Bobby Richardson finds himself facing a far different defensive line picture than the one he left in January.
New Orleans shifted its best defensive player, Cameron Jordan, to the “closed” end position Richardson occupied last year, drafted fourth-rounder David Onyemata and started him out at the position, spent its first-round pick on an interior rusher in Sheldon Rankins and signed veteran penetrator Nick Fairley in the offseason.
Along the way, the Saints also parted ways with Tavaris Barnes and shifted second-year defensive tackle Kaleb Eulls to offensive guard, leaving Richardson without the other two undrafted free agents who made the 53-man roster with Richardson last season.
But none of that has changed Richardson’s outlook. The No. 1 lesson he took away from his rookie season has nothing to do with what’s going on around him.
“It definitely makes your confidence a lot stronger,” Richardson said. “Now that you’ve made the team once, you know you can do it again.”
Richardson, whose fall out of the draft last spring left many observers surprised, became more important to the Saints’ defensive line than anybody could have expected. New Orleans traded Akiem Hicks and inserted Richardson into the starting lineup. Richardson played 583 snaps, making 40 tackles and an interception last season as a rookie.
And his role in the defense hasn’t changed much, only the caliber of the players around him.
“I’ve been playing inside and outside, just seeing what’s best for me,” Richardson said. “Same as the other guys. Everybody’s getting work everywhere.”
Richardson will work at the “closed” end position — lining up on the strong side and taking on both tight ends and tackles — in the base defense and shift inside as an interior rusher on passing downs, the spot where he first made an impression during training camp last year.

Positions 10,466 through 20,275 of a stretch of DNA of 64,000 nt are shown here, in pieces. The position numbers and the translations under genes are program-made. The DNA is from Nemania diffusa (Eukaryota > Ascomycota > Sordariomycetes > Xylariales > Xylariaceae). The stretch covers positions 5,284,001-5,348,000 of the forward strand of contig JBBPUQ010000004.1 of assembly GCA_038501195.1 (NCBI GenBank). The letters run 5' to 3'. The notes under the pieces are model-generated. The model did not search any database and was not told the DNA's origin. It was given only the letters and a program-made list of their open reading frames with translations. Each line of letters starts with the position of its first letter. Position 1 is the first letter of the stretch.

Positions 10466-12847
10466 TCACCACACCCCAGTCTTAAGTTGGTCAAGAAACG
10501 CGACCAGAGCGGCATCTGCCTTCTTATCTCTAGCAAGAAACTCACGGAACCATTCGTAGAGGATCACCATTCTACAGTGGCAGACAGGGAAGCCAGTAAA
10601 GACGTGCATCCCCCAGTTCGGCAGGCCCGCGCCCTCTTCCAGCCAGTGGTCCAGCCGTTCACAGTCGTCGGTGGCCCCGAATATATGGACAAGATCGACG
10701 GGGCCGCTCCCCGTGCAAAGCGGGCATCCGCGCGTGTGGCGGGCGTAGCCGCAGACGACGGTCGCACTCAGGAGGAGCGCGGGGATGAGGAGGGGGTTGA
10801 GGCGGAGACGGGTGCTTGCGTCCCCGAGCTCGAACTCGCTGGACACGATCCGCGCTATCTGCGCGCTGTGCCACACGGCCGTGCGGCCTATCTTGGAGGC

“I started off at closed end, and I had a few solid rushes inside, so they were telling me they could let me try inside, so I’m excited for that,” Richardson said. “Wherever I’m at, I’m going to embrace my role and play the best I can.”
Now, Richardson knows he needs to translate the pressure he produced in camp onto the field to carve out a role behind Jordan, fend off the raw Onyemata and get a chance on the inside. For all of his success last season, Richardson ended up with only half a sack.
Staying healthy could help. Richardson injured his hip early in the season and missed the Saints’ October loss to Philadephia, then played the rest of the way with the injury lingering. Offseason surgery corrected the problem, and he’s only now getting back to full strength.
“I missed OTAs, but I got back out there in minicamp and felt pretty good,” Richardson said.
By the time training camp arrives, Richardson should be healthy enough to throw himself into competition.
He’s done it once.
Richardson believes he can do it again.